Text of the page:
Cherise Kelley grew up in a family of teachers. Her father, Ronald Morris, taught social studies and history for 30 years at Arcadia High School in Southern California. Her mother is a registered nurse who teaches parents about the special needs of their premature infants. Her sister, Kristine Morris White, is a grand prix level dressage horse trainer.
Mrs. Kelley became a teacher herself in 1991 through a "fifth year" of study at San Francisco State University, after earning her bachelor of arts degree in English from the University of California at Berkeley. She has taught English at the college, high school, and middle school level, but prefers to substitute so that she has time for her writing.
Cherise lives in Spokane, Washington State with her husband and two dogs named Raffle and Oreo.
This is the trick I use when freshmen have a few unplanned minutes of class time left and I need to entertain them until the bell rings. I sing the alphabet in my throat like this, and then I say all their names the same way.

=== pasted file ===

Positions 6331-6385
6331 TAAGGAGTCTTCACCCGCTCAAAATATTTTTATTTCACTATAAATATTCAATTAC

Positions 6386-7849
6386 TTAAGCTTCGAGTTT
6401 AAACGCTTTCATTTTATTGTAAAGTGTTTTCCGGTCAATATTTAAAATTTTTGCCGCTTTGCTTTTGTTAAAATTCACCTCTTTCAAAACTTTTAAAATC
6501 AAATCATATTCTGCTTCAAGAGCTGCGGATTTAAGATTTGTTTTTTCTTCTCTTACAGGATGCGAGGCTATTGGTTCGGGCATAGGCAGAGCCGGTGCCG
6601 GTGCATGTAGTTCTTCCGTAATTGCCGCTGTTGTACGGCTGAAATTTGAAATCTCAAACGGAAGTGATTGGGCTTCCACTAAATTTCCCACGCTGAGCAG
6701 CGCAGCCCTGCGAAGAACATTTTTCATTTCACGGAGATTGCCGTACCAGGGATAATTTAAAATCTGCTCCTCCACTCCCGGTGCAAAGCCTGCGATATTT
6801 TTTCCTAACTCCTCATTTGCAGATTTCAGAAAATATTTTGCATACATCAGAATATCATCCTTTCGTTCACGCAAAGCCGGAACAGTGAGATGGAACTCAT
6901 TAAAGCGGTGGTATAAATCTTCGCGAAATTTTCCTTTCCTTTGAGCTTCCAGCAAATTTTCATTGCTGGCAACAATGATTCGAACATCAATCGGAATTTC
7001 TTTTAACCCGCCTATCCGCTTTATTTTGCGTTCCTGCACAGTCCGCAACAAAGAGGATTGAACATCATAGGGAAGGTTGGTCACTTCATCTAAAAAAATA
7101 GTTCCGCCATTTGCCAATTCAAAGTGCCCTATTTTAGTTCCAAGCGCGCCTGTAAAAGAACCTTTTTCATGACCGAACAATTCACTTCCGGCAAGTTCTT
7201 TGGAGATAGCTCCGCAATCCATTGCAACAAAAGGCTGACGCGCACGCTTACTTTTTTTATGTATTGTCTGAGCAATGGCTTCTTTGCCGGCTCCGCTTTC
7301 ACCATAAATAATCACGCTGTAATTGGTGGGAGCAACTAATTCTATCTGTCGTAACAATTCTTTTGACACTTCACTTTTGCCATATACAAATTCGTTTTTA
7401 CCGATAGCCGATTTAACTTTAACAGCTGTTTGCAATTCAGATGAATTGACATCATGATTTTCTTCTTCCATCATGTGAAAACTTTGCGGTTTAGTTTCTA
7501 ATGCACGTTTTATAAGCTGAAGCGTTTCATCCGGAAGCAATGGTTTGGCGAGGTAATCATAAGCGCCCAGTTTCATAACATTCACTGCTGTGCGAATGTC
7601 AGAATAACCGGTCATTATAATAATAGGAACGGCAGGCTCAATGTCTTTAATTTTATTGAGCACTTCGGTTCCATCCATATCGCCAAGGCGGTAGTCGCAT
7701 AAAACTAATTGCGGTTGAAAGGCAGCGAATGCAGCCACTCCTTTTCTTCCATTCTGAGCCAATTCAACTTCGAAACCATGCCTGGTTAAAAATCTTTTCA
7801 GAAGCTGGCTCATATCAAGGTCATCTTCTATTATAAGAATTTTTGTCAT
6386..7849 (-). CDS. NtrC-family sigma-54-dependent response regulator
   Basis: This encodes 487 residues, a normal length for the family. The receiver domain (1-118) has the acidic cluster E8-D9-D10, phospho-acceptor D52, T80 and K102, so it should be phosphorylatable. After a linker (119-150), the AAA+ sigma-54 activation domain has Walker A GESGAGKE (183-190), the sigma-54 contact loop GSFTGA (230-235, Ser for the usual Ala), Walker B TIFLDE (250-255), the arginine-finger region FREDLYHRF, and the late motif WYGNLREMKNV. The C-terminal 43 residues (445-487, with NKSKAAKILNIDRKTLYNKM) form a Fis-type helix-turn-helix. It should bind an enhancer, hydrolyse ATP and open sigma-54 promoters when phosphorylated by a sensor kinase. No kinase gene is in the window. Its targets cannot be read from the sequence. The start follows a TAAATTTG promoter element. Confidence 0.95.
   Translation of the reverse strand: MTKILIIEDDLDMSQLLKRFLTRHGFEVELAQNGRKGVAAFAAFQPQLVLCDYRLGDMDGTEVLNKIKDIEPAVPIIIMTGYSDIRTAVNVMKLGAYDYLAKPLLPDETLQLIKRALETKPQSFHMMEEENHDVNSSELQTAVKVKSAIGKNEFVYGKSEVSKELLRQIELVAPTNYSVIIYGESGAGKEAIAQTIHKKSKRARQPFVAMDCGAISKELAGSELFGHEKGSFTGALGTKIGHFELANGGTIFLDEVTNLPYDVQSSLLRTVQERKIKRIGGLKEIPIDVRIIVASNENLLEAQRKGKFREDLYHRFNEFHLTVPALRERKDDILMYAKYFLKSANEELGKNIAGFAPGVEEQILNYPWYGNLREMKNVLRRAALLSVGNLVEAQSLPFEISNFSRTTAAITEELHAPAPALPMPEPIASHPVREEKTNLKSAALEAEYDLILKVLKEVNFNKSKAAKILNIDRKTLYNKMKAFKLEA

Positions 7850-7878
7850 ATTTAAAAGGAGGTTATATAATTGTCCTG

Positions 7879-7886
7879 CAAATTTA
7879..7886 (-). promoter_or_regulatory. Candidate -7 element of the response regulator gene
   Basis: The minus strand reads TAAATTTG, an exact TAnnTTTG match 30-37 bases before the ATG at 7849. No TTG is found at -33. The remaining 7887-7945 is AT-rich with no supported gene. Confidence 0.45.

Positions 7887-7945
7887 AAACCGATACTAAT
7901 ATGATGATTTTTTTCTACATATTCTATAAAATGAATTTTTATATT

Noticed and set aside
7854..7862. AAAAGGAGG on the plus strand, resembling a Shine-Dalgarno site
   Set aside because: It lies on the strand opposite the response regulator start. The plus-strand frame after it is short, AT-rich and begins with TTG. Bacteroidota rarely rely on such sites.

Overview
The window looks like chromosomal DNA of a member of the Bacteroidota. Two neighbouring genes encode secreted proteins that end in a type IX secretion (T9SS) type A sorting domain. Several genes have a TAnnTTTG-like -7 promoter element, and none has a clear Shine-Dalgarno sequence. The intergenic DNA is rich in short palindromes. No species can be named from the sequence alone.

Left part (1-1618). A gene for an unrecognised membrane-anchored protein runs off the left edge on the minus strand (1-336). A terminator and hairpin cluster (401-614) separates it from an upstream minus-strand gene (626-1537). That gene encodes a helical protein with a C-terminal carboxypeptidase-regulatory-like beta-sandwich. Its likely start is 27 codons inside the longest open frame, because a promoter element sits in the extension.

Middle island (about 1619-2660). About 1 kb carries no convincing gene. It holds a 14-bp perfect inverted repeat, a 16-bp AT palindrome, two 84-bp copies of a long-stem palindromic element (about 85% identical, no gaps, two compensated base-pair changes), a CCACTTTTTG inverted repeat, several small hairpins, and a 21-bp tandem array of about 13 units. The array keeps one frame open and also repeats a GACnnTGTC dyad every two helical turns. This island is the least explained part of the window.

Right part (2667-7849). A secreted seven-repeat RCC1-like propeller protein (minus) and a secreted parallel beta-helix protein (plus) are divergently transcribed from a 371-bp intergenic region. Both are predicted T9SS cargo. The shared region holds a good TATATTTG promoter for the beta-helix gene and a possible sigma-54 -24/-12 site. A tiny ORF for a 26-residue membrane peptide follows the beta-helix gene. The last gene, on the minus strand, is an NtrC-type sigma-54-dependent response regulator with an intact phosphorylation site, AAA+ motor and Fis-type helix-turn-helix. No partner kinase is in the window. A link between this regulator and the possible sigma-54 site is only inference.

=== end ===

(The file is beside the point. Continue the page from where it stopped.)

We all know what the alpha of the pack does. Find out what a defender does. Oreo is a rascal dog who loves to make trouble for his 'goodie goodie' adopted brother Raffle, who keeps trying to tell him they're both aliens from outer space. Raffle is running himself ragged playing mental movies for Oreo, trying to keep him from wrecking his humans' house.
Three month old alien Clem faces his first day of Kaxian duty with anxiety. What will be his assignment? If only his tail didn't have a mind of its own, he might be less anxious. This is a free 10-page short story. Hope you like it and want to read the Dog Aliens books! They are written to amuse people of all ages who love dogs. No dogs are harmed in any of these stories.
A six month old puppy gets abandoned in the mountains. He meets a she wolf and discovers an odd talent that he has for manipulating the thoughts of others: wolves, other dog aliens like himself, and even humans. This talent comes in handy when he finds himself in a cage at the animal shelter, but he goes a bit overboard with it!
"You're a high school substitute? Are you crazy? We were so mean to them!" This is a common reaction when I tell people what I do, but I love substitute teaching at the high school level. In writing this book, I hope to be for you the friend I was blessed to have when I started. I tell you not only how to get a job as a substitute teacher, but also how to do the job so well you enjoy it.